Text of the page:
The Adventurers’ Club of Los Angeles
A Gathering Place for Those Who Leave the Beaten Path in Search of Adventure
Date(s) - Thursday, November 9, 2017
12:00 am - 11:59 pm
A Gentlemen’s Night
Social hour 6pm, dinner is served at 7, program begins in Chase Hall at 8pm.
In March 1937, Amelia Earg\hart flew to Hawaii with fellow pilot Paul Mantz to begin this flight. Earhart lost control of the plane on takeoff, however, and the plane had to be sent to the factory for repairs. In June, she went to Miami to again begin a flight around the world, this time with Fred Noonan as her navigator.
After flying across the Atlantic as a passenger in 1928, Amelia Earhart’s next goal was to achieve a transatlantic crossing alone. In 1927, Charles Lindbergh became the first person to make a solo nonstop flight across the Atlantic. In 1932, exactly five years after Lindbergh’s flight, Earhart became the first woman to repeat the feat. Her popularity grew even more. She was the undisputed queen of the air! Still, she wanted to achieve more.
She decided that her next trip would be to fly around the world.
In March 1937, she flew to Hawaii with fellow pilot Paul Mantz to begin this flight. Earhart lost control of the plane on takeoff, however, and the plane had to be sent to the factory for repairs.
In June, she went to Miami to again begin a flight around the world, this time with Fred Noonan as her navigator. No one knows why, but she left behind important communication and navigation instruments. Perhaps it was to make room for additional fuel for the long flight. The pair made it to New Guinea in 21 days, even though Earhart was tired and ill. During the next leg of the trip, they departed New Guinea for Howland Island, a tiny island in the middle of the Pacific Ocean. July 2, 1937, was the last time Earhart and Noonan communicated with a nearby Coast Guard ship. They were never heard from again.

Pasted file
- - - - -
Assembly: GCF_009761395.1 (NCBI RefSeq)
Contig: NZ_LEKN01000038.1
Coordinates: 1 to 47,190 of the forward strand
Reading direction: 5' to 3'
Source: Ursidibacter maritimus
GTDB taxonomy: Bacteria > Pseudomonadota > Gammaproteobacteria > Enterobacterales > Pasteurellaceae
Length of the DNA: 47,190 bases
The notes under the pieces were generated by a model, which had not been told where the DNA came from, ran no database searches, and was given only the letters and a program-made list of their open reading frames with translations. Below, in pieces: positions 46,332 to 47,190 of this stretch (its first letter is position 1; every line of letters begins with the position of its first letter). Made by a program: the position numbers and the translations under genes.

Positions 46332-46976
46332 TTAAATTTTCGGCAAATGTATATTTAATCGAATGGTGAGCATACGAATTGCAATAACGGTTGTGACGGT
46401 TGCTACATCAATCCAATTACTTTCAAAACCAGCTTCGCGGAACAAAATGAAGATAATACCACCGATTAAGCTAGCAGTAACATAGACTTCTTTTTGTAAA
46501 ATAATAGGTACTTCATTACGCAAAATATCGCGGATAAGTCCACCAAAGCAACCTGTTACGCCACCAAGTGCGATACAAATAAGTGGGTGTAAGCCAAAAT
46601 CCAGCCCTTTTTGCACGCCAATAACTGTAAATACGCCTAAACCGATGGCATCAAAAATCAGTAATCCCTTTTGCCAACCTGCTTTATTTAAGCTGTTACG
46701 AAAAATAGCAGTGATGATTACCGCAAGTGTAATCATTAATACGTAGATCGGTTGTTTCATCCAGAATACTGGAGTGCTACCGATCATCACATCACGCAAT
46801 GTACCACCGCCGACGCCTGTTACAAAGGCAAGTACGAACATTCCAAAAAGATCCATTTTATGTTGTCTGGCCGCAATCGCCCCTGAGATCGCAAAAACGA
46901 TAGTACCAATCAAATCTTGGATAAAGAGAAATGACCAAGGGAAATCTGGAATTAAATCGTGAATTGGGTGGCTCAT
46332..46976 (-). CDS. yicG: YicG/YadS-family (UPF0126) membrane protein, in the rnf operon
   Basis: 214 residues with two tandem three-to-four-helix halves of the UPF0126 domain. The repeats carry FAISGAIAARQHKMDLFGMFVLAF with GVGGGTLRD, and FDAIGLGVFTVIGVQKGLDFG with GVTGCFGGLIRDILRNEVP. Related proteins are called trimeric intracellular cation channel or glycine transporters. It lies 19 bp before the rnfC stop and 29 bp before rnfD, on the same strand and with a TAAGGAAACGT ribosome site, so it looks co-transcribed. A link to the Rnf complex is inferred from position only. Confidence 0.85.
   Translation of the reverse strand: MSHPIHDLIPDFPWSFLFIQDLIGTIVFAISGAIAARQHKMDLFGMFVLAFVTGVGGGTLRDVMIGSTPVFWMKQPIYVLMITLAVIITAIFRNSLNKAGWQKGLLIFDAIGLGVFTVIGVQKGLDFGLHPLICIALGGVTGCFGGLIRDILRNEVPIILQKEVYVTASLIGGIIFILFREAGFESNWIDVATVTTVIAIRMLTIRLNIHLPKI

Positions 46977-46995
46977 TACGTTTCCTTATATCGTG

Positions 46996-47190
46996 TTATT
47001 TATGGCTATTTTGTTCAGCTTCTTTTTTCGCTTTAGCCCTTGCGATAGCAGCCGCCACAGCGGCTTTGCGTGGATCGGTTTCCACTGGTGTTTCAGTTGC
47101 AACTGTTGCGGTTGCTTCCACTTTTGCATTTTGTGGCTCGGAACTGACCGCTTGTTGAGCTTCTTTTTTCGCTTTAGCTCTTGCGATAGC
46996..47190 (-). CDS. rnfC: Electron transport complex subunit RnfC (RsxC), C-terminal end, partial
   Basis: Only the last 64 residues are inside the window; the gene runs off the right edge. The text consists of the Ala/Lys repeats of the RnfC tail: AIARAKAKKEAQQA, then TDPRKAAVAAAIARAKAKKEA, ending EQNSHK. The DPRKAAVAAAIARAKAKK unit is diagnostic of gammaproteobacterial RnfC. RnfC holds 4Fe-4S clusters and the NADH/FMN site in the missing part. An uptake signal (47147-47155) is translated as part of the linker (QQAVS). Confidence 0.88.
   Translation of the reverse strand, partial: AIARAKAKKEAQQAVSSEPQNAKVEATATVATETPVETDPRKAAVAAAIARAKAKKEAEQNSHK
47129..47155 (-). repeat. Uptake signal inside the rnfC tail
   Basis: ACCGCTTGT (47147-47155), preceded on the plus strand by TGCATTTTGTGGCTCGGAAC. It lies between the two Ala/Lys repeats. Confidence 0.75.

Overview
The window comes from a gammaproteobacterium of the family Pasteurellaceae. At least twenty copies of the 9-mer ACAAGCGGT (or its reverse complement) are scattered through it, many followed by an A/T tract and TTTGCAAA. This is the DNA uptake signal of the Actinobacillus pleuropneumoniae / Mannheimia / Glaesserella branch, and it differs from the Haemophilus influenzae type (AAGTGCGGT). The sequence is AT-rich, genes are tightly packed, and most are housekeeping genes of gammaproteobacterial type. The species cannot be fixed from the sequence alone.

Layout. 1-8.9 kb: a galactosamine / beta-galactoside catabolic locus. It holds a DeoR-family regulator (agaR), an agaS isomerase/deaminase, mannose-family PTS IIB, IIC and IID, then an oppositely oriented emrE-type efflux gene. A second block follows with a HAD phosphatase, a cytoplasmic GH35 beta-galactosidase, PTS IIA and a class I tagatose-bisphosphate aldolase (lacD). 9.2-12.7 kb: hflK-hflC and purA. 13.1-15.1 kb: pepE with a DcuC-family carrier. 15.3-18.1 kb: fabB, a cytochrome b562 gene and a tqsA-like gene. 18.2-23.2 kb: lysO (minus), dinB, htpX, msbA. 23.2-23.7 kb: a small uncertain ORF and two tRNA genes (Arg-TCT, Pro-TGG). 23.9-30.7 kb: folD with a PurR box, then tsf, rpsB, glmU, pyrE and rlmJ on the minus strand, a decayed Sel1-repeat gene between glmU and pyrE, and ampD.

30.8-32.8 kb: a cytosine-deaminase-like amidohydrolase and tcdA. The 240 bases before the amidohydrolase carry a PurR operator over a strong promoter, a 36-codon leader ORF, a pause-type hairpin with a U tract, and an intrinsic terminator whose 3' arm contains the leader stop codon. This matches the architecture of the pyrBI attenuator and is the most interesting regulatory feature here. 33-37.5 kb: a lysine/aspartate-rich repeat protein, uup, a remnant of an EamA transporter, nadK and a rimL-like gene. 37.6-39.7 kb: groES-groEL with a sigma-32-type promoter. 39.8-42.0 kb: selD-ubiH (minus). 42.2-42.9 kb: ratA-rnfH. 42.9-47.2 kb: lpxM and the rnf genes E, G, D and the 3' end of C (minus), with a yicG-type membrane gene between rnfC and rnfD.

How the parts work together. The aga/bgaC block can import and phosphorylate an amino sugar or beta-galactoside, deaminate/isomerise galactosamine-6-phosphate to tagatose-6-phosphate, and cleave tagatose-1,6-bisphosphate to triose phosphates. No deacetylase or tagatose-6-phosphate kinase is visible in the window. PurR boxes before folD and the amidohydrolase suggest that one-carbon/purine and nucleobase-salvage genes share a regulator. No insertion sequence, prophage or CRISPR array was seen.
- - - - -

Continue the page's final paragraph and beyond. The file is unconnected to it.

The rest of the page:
The U.S. Navy conducted a massive search for Earhart and Noonan that continued for more than two weeks. Unable to accept that Earhart had simply disappeared and perished, some of her admirers believed that she was a spy or was captured by enemies of the United States. The Navy submitted a report following its search, which included maps of search areas. Neither the plane nor Earhart nor Noonan were ever found. No one knows for sure what happened, but many people believe they got lost and simply ran out of fuel and died. Amelia Earhart was less than a month away from her 40th birthday.
Barbara Schultz brief biography
A member of the 99s Museum of Women Pilots, Barbara Schultz is a noted aviation historian and author with four books in print: Pancho: The Biography of Florence Lowe Barnes; Wedell-Williams Air Service; Flying Carpets, Flying Wings: The Biography of Moye W. Stephens; and Endorsed by Earhart: How Amelia Financed her Flying. In addition to her books and AAHS journal articles, she has been a consultant and participant in three aviation documentaries: The Happy Bottom Riding Club, Breaking through the Clouds, and The Katherine Cheung Story. Her projects are well-researched and include many first-person interviews with pioneering pilots. Barbara earned her pilot’s license in 1978, purchased a 1950 Cessna 140A, and married her test pilot husband Phil. They live on their own airport in California’s Antelope Valley and own several classic aircraft.